“You will not find a single scrap of porn on that machine,” I said. This was literally true, I guess, because I put all my porn in a locksafe app (password 11-24-25, William F. Buckley Jr.’s date of birth) and Unity is bad at guessing combinations. “Fine. Search for me. I need to find a picture of what the home screen looks like under normal factory settings.”
“Basically I want a picture of how the apps were arranged when I first unboxed it.”
“Yah, I get it,” said Unity. “Geez, Babe, you were so worked up I thought it had something to do with saving a baby bird.”
“No, it has nothing to do with saving a baby bird. It has everything to do with me not being driven to distraction at Sonic tonight.” I paused. “Wait, just how would it be possible to save a baby bird with my tablet?”
“Iunno,” Unity replied. “They make apps for everything. I thought maybe you found a ‘save a baby bird’ app.” She shrugged. “So, okay, you want like a screenshot of how the tablet looks the moment you first turn it on.”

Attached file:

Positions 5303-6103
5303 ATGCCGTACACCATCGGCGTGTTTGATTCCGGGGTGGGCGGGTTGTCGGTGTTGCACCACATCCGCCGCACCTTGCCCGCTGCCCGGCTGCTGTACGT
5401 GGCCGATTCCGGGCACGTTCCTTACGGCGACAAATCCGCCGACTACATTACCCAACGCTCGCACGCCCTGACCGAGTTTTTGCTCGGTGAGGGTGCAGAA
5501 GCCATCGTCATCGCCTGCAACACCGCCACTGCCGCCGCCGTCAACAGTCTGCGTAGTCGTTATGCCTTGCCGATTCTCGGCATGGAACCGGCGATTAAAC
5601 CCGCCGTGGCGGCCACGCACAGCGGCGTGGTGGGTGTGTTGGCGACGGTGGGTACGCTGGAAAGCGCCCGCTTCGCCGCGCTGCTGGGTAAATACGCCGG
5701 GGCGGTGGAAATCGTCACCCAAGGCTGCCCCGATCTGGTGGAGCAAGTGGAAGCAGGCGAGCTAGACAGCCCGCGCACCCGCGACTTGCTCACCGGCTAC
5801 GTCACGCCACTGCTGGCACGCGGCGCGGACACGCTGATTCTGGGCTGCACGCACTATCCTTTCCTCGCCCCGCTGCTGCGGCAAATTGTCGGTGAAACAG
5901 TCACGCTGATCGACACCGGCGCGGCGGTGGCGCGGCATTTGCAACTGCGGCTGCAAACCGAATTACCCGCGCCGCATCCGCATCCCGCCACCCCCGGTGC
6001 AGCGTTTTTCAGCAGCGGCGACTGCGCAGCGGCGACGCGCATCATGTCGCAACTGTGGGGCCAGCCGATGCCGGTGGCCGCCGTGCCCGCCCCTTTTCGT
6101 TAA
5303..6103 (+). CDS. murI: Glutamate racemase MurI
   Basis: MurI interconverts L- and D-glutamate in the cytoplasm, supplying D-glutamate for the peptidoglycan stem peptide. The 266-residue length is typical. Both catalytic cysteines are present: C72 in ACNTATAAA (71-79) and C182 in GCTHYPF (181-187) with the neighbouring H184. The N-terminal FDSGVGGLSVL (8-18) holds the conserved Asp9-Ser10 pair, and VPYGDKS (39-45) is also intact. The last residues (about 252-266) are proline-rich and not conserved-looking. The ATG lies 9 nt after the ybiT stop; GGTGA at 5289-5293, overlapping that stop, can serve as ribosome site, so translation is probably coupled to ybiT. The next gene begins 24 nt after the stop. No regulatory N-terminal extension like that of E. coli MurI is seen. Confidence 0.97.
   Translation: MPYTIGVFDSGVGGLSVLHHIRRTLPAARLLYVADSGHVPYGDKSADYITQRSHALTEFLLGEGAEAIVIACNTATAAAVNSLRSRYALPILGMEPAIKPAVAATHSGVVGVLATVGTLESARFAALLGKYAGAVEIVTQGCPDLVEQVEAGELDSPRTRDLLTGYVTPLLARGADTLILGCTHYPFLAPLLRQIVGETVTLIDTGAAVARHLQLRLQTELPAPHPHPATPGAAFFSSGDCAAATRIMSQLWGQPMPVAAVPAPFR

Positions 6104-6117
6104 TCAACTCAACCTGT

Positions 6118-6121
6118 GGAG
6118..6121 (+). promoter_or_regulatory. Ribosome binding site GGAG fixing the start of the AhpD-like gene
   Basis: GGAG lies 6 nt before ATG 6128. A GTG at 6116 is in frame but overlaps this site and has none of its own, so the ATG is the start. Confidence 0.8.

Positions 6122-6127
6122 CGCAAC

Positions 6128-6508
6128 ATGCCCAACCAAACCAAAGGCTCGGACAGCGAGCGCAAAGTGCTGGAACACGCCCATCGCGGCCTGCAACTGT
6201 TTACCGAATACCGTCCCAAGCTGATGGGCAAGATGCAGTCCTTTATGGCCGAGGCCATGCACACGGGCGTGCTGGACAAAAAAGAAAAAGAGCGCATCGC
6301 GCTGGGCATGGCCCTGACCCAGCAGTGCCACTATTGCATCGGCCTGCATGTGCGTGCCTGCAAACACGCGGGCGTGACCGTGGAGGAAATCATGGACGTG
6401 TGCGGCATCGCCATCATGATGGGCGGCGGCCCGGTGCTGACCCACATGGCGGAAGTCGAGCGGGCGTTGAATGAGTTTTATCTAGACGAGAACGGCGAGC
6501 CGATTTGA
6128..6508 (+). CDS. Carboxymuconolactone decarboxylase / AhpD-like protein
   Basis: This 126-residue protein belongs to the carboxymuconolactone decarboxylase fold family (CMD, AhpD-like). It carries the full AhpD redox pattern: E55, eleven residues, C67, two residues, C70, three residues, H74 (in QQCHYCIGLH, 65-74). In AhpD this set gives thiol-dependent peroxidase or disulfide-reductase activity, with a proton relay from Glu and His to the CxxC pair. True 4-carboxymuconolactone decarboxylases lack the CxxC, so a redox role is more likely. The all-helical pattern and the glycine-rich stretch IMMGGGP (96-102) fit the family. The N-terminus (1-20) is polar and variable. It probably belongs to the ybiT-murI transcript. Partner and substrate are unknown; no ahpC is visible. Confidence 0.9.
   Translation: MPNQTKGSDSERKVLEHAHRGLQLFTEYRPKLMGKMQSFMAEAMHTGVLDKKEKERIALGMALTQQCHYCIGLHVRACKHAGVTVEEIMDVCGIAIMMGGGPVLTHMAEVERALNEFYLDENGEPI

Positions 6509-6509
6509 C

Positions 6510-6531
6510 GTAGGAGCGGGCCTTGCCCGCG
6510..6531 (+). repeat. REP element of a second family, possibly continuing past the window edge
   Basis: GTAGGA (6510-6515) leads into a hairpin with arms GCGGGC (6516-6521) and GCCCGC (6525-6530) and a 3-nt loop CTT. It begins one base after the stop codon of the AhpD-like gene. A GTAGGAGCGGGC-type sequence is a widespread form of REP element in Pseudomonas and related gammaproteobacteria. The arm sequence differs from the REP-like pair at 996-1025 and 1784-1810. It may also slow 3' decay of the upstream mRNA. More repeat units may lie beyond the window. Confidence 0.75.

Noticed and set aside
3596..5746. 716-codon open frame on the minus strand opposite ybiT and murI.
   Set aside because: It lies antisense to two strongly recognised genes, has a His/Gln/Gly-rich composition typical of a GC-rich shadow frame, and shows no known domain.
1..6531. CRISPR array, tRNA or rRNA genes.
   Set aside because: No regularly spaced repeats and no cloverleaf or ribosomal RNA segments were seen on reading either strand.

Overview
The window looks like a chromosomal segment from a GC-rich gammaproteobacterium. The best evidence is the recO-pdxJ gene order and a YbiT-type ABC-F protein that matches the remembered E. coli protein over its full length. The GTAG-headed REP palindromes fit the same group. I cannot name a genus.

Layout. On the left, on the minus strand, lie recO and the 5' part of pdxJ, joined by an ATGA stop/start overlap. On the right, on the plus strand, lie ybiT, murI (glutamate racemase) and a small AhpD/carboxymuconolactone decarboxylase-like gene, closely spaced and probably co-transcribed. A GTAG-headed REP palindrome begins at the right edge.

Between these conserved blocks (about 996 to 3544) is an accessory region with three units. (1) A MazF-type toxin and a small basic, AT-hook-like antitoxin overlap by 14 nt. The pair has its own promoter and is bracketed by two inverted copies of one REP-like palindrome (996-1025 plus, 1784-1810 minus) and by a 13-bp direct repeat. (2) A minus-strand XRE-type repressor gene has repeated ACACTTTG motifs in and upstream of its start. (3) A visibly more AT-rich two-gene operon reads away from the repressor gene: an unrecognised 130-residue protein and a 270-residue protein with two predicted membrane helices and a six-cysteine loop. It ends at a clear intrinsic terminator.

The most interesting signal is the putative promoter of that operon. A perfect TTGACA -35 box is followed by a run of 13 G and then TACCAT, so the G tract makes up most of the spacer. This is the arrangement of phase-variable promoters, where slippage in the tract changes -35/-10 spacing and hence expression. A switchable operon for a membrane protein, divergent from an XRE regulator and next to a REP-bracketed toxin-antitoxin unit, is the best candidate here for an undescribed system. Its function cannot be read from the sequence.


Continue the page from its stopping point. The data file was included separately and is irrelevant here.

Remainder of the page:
“Got two questions before I start.”
“‘Why?’ and, ‘In God’s name, why?'”
I sighed, heavily. “Look, do we really need to go into it? Just find the damn picture, please.”
“We kinda do need to go into it, Babe. This may be your tablet, but it’s on the Maragda Building’s wi-fi right now, and I need to know that it’s super, super important before I go stealing however much bandwidth.”
I locked my jaw.
“I have manifestly made my weaknesses too obvious. You’re bumping up against outright manipulation now.”
“It’s not manipulation! I just ask myself, ‘What would I need to do or say in order to get people to do what I want them to?’ and then I do that thing. Simple. I don’t know why more people don’t do it.”
“Oh, that. Pfft. So: spill, Babe.”
“All right, fine,” I said. “Okay, so today, I got bugged by how all the apps and tiles and stuff on my tablet were out of alphabetical order. So I finally said ‘screw it’ and dragged them all around the screen with my nose until they had some kind of proper organizational thing going on. I suppose you can guess what happened next?”
“Your so-called ‘normal’ world turned out to be a fantasy and you’ve really been on The Price is Right and you just nodded off during the commercial break and the whole last five years of your life was just a dream you’ve been having this whole time?”
“What? No! You’re terrible at guessing!”